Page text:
Analysis of “The Gallows” – A Short Story that Misses Its Own Point

“The Gallows” is a short story written by Suhayr al-Tall.  It is featured in the compiled novel Arab Women Writers.  In it, the author narrates ‘your’ journey from a dark space (‘you’ being the character in the story to whom the author is speaking, and not necessarily the reader), through a crowded space, and finally to the gallows, where ‘you’ are hung with a noose that looks like a phallus.  This final piece of imagery in the story implies, but does not guarantee, that this piece is an exposition of the oppression of patriarchy, but my analysis concludes that its meaning is ultimately obscured by the use of unconnected imagery.
When I initially approached this piece, I was instructed not to consult any outside sources, and approach it only with the knowledge I had gained over the course of the semester.  Following these instructions, my analysis focused on two major points of emphasis within the story, the use of metaphors for birth and diction that invoked imagery of a riot.  Both components were frequently included in the story, and almost every paragraph could tie into one of the two pieces, except for the final sentence which is where ‘you’ are finally hung at the gallows.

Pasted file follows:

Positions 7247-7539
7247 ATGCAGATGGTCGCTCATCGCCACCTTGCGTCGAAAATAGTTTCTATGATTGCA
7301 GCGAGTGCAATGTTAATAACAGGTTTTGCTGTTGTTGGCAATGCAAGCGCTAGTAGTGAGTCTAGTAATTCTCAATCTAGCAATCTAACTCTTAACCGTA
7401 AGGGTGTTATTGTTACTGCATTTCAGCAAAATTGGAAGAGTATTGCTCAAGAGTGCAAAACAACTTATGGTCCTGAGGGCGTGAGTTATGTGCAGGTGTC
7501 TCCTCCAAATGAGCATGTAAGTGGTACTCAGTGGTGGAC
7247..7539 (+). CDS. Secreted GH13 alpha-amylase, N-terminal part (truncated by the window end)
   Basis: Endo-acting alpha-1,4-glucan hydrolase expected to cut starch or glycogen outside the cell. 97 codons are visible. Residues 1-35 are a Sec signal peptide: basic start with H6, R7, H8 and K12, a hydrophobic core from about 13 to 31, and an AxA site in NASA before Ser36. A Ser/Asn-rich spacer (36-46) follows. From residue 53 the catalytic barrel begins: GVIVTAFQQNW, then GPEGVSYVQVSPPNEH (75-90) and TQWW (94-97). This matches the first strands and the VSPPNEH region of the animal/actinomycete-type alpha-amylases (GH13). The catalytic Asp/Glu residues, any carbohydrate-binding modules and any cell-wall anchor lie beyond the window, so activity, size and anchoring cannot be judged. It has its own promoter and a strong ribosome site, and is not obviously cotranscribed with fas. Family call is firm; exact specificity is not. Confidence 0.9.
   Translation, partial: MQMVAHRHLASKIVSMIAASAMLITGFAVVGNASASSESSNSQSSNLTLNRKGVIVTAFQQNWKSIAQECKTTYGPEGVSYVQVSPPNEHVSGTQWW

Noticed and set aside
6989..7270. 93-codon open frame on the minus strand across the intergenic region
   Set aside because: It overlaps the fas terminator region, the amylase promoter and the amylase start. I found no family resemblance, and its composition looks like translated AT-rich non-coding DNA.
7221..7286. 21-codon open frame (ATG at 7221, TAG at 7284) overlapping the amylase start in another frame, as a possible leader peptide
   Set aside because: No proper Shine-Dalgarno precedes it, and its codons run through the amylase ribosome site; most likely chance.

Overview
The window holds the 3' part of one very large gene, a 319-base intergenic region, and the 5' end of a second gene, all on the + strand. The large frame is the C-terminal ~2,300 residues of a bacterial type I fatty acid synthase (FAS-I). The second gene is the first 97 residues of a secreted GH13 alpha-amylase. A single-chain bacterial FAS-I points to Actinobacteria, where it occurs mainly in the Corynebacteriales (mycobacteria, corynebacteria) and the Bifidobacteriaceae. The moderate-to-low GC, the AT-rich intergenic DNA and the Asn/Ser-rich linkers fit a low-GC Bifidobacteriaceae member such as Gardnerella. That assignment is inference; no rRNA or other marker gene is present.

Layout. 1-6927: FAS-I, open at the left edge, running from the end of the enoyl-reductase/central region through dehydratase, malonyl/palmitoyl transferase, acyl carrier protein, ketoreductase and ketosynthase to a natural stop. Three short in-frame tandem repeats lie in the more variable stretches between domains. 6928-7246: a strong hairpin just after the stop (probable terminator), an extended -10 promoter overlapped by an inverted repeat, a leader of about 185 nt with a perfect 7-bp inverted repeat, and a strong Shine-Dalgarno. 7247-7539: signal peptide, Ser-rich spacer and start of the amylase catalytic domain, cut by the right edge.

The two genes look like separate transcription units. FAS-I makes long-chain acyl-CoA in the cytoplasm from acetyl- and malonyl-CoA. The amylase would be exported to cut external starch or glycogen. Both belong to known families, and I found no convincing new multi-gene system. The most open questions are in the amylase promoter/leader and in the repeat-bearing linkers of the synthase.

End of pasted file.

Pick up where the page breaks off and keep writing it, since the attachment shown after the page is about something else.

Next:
I personally found “The Gallows” a needlessly obscure piece.  Surrealism can serve a point in writing, but when used to an extreme it only served to obfuscate the theme of the short story.  Using her imagery and language, al-Tall is able to create two strong themes and imply several more, however these elements never truly tie together into a single cohesive whole.  I believe that this piece is a conversation on male dominance and the abuse women can suffer under a strict patriarchal rule, but even with a close reading and analysis that point becomes lost through an overwhelming use of symbolism which results in a piece that becomes abstract, rather than making an argument.
After completing my essay, I did further research into the book Arab Women Writers.  In the introduction to the book, they specifically mention that “The Gallows” was included, not because it was a piece of writing that clearly illustrated the struggles of women in the modern Arab world, but for the ‘story behind the story’.  After publishing this piece in Amman in 1987, Suhayr al-Tall was brought to court on charges of “offending public sensibilities”.  She was convicted, forced to pay a fine, and ultimately jailed for her writing.  While the piece does mention a phallus at the end, it is clear that the piece did not merit such a harsh sentence, and al-Tall was being punished, not because the piece was truly offensive, but because she was a woman.  This information ultimately creates a stronger narrative than her writing itself about what it means to be an Arab woman in the contemporary world.

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